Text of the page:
Communication is the functionality of gaining someone’s attention through the right mediums. I will cover on this more next month, but here are some things you need to be working on when you post to social media:

  • Attention-getting updates:  What works best when you are posting to different social sites?  What can you do different?  Have you studied out some methods that some of the more popular people on these platforms are doing?
  • Having a posting strategy- whatever you do, don’t just throw up any old thing and hit “send”.  Too many times people think that the hard part is over when they publish their article on their site.  Once you step into the social media world, the work is just beginning.  Make your update count, make them remember who you are, make them take action!

What You Can Do Now

Post for your readers, not to them. These are social sites and they key word here is “social”. Don’t simply post your link and write “check this out” in the update description. Too many times have I seen that lonely post out there. I wonder how many people missed their opportunity to get help in that article simply because the user didn’t take the extra step to get someone’s attention?

Wade Harman
This monthly Social Media Psychology column is contributed by Wade Harman. Wade is a full time blogger and social media psychology expert. He earned a Cognitive Psychotherapy graduate degree in 2000, and he now uses that knowledge to research and develop social media strategies and methods that create action and emotion in the reader. Wade can show you how to spark an emotional reaction, get the reader's attention, and create action that drives traffic to your site through social media.
Wade Harman


Former Coal Miner Now Making A Go At #SocialMedia & #Blogging. Proud Dad of 2 Boys! Never A Dull Moment!
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Wade Harman


  1. says

    Even though its good advice for me to tell me readers to “check this out” and they’d probably become better bloggers for doing so, I am going to refrain from doing so. You’re right on the money Wade, there is a huge difference between dong social and being social and once we get into the groove and find and share and do so by promoting others vs. self, its amazing how fast and farther up the mountain we get!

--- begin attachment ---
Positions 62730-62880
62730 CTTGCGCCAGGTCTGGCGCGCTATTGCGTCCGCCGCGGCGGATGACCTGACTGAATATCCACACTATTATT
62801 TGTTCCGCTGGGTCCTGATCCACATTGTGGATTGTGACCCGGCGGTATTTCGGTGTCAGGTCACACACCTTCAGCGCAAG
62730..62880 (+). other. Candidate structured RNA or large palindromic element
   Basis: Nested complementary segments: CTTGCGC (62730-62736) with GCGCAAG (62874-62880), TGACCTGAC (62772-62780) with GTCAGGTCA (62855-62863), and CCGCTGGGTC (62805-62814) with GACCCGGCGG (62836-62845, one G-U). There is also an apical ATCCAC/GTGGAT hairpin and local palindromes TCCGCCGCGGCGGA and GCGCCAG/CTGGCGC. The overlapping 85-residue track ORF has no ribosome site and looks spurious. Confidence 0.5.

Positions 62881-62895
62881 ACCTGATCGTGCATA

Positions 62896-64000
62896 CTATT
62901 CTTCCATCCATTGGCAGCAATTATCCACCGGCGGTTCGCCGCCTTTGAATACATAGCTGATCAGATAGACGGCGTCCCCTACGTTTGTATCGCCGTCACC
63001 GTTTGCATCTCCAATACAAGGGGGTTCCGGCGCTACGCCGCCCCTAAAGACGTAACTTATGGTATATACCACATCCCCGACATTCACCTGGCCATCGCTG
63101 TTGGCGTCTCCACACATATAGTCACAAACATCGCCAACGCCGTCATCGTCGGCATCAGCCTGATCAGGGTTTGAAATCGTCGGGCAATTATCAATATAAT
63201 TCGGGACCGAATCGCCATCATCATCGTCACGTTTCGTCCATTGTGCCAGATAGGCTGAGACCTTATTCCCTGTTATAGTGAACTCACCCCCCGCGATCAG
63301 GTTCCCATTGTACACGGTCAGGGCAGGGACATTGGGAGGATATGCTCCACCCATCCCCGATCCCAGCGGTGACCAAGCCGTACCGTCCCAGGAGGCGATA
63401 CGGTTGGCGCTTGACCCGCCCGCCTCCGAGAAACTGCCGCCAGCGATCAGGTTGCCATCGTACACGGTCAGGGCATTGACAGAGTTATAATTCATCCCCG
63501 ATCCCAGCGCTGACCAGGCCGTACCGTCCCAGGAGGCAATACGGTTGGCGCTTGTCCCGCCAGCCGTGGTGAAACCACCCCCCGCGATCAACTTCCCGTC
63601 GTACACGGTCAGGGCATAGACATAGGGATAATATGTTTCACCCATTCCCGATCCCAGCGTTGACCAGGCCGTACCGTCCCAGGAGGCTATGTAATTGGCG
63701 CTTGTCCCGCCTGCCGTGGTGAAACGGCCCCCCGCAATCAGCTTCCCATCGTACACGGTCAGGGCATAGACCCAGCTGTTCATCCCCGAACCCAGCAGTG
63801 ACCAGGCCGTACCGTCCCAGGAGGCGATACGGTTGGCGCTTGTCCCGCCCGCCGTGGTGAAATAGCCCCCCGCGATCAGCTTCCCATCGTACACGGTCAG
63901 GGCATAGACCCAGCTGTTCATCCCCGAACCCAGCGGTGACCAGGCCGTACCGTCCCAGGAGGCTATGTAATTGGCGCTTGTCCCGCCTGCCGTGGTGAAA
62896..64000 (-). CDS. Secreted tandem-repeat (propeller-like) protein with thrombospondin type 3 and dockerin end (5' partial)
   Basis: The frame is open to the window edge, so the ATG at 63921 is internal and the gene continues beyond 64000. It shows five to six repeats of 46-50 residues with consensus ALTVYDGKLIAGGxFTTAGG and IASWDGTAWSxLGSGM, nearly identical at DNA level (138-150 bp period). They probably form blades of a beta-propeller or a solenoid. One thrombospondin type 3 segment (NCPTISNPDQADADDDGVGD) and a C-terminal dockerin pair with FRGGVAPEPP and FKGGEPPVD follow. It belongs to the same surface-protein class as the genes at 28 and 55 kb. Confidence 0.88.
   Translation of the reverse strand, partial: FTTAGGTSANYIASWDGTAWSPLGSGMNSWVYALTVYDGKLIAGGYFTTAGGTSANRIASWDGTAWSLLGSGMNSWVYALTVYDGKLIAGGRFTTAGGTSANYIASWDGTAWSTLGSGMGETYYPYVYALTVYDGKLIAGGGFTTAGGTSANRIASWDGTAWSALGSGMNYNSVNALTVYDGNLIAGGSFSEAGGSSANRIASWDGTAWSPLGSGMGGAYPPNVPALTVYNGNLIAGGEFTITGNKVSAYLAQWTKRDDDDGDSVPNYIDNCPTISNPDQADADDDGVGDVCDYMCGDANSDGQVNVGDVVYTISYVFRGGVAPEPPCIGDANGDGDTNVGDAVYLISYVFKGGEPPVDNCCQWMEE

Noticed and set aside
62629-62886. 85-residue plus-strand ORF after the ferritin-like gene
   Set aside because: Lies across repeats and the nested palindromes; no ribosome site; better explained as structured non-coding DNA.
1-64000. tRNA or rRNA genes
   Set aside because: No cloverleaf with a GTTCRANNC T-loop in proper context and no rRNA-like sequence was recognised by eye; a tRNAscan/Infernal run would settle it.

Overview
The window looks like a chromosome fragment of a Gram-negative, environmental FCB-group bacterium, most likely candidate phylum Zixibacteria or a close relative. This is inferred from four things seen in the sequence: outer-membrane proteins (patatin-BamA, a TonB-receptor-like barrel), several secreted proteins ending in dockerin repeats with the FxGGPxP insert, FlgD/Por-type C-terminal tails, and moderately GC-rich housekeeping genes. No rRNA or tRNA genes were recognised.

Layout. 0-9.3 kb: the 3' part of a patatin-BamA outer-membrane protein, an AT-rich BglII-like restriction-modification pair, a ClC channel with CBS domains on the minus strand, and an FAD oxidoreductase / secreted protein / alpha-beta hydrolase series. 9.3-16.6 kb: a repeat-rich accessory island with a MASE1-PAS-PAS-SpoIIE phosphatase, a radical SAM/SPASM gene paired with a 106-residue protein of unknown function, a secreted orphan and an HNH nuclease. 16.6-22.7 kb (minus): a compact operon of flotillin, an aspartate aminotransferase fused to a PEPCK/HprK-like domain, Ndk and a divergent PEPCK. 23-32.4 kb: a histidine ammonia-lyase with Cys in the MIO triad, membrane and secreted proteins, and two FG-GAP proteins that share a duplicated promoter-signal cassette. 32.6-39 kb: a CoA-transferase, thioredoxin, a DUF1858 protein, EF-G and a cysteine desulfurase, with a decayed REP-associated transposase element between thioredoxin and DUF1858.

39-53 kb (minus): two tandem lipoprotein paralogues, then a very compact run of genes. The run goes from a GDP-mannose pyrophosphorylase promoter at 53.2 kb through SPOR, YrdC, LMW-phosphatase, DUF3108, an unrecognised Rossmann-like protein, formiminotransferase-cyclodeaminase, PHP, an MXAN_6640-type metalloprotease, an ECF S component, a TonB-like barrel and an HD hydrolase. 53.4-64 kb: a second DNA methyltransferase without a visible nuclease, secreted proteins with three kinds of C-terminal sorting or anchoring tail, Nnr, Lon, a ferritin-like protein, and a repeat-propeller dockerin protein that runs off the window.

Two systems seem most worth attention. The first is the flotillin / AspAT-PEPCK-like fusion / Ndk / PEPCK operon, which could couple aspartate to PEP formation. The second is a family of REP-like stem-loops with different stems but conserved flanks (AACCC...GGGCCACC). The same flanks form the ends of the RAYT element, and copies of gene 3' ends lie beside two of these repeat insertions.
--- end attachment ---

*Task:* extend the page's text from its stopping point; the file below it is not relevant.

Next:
• says

      Lol, that’s funny Neil! It’s usually better to give the follower a little description. I have found that it’s a proven fact that images and dialogue work when posting to social media. Especially Google Plus. People over there seem to be more receptive in that way.

      There’s plenty of ways you can get their attention and these are some of them. You should check out my “How to create a CTA in your G+ update” on YouTube. That pretty much shows you everything I do in an update on G+.

  2. says

    Your concept is very interesting. There is so much noise out there it is very difficult to get through. Don’t you think the listener has been somewhat desensitized? And I would say if we use attention grabbing headlines then we need to deliver. Right? Thanks for a great post.
    Susan Fox

    • says

      I guess it depends on which social network you’re posting to. For me, everything you do on Twitter needs to be pointed towards the title, however as on Google Plus, you can elaborate a little more, use a large image to attract people to your posts. The title doesn’t really have to be number one concern on G+. While it is important, studies have shown that imagery is a great way to get people to react to your posts.

      On the other side of that coin, back to Twitter, we should take advantage of the images that we can use on Twitter, also the Twitter cards are a great way to provide better information to people. There’s just not a lot you can say in 145 characters so I think we should take advantage of the image route when we can.